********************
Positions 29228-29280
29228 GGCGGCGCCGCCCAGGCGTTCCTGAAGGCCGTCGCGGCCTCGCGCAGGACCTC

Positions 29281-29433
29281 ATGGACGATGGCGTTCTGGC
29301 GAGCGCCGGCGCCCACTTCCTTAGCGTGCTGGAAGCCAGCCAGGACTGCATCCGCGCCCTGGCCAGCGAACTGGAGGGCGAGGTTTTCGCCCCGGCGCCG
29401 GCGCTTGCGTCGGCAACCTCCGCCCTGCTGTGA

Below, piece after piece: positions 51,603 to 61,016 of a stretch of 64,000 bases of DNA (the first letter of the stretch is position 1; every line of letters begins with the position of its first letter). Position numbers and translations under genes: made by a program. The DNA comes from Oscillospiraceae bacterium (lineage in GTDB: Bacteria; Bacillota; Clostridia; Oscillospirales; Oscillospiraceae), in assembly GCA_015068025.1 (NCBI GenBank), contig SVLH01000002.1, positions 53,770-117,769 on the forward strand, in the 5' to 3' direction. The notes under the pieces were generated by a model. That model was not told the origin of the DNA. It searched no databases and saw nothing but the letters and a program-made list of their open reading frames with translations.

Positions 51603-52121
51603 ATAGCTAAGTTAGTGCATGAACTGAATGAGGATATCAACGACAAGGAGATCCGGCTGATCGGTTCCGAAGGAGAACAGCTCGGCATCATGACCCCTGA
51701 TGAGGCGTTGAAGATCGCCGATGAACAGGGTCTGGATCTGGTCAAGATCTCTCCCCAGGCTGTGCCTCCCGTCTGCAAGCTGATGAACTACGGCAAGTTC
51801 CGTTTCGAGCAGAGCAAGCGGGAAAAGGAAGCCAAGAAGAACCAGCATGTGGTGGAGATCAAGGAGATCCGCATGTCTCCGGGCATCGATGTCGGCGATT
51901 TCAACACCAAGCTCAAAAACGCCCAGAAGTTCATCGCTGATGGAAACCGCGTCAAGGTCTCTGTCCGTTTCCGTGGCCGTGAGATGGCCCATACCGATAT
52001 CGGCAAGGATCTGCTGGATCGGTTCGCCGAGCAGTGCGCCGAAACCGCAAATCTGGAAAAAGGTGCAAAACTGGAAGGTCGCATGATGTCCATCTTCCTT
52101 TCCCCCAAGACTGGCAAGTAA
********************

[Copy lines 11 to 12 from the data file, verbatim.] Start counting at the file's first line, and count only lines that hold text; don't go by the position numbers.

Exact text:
51801 CGTTTCGAGCAGAGCAAGCGGGAAAAGGAAGCCAAGAAGAACCAGCATGTGGTGGAGATCAAGGAGATCCGCATGTCTCCGGGCATCGATGTCGGCGATT
51901 TCAACACCAAGCTCAAAAACGCCCAGAAGTTCATCGCTGATGGAAACCGCGTCAAGGTCTCTGTCCGTTTCCGTGGCCGTGAGATGGCCCATACCGATAT